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Title: Molecular approaches for the study of bacterial biodiversity in sediments from contrasting regions of productivity in the deep Indian Ocean
Author: Malinowska, Rachel Elizabeth
ISNI:       0000 0004 2672 3370
Awarding Body: University of Southampton
Current Institution: University of Southampton
Date of Award: 2009
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Bacteria dominate the remineralization of organic carbon in marine systems. Examining patterns of abundance, diversity and distribution is critical to understanding the contribution of bacteria to global biogeochemical cycles. In the oligotrophic deep sea, the role of bacterial communities is intimately linked to the flux of organic matter from primary productivity in surface waters. Deep-sea sediments are a major site of nutrient regeneration, supporting bacteria that comprise up to 90% of the benthic biomass and account for almost 45% of all respiration that occurs in the deep sea. The study of benthic bacterial communities in relation to organic matter flux may help to further scientific understanding of the contribution of bacteria to trends in the carbon cycle that have global significance. In this study, the bacterial abundance and diversity in deep-sea sediments beneath two zones of contrasting productivity in the Southern Ocean were compared. Sediments were taken at two abyssal sites, to the east and south of the Crozet Island Archipelago, in the Indian Ocean sector of the Southern Ocean. To the east of the islands, enhanced productivity levels are generated by seasonal blooms in marked contrast to the southerly, oligotrophic site where high nutrient, low chlorophyll conditions, predominate. Bacterial abundance was examined in sediment to a depth of 20 cm. No significant difference in abundance was found between sites, although a trend in decreasing abundance with vertical sediment depth was observed. Fluorescence in situ hybridisation (FISH) showed consistent distribution of different bacterial groups at both sites, where the gamma- and alpha-Proteobacteria were dominant. Similar denaturing gradient gel electrophoresis (DGGE) profiles were observed for both sites. A comparison of the eutrophic and oligotrophic surface sediment clone libraries found that approximately 36% of operational taxonomic units were common to both sites, however, richness was higher at the oligotrophic site. The results indicated a consistency in abundance and community structure between the two sediments, which may reflect shared biogeochemical characteristics. Both sites supported the same dominant community members. Differences in richness were observed between sites among the less dominant bacteria and these differences might reflect the contrasting productivity regimes of the overlying water.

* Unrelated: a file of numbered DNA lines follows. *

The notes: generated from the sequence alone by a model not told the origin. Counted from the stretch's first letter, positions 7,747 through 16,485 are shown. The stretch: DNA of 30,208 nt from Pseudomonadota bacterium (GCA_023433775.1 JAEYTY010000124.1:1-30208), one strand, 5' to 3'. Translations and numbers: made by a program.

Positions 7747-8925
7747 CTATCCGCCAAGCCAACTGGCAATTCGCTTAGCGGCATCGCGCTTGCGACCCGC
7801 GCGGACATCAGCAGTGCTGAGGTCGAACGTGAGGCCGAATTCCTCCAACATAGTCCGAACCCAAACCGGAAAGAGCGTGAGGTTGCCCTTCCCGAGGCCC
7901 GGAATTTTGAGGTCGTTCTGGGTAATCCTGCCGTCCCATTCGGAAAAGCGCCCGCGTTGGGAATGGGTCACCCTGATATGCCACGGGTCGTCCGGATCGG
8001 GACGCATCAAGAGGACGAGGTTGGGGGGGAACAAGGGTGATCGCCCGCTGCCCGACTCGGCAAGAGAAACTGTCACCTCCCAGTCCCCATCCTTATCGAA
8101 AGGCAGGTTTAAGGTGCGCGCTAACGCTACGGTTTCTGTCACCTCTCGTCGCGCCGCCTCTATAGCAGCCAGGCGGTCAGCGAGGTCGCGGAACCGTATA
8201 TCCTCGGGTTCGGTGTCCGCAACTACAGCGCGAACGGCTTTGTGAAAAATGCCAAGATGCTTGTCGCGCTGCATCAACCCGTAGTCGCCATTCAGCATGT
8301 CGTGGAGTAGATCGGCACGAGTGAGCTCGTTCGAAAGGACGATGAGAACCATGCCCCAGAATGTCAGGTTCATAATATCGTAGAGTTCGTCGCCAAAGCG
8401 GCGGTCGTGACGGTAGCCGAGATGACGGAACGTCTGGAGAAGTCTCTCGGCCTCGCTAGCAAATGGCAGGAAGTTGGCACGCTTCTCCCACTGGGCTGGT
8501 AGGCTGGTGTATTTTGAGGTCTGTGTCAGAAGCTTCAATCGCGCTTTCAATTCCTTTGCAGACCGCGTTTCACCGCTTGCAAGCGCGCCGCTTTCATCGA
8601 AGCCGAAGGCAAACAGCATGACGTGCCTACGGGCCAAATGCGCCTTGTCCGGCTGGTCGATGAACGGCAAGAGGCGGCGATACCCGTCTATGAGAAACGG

Supervisor: Not available Sponsor: Not available
Qualification Name: Thesis (Ph.D.) Qualification Level: Doctoral
EThOS ID:  DOI: Not available
Keywords: QH301 Biology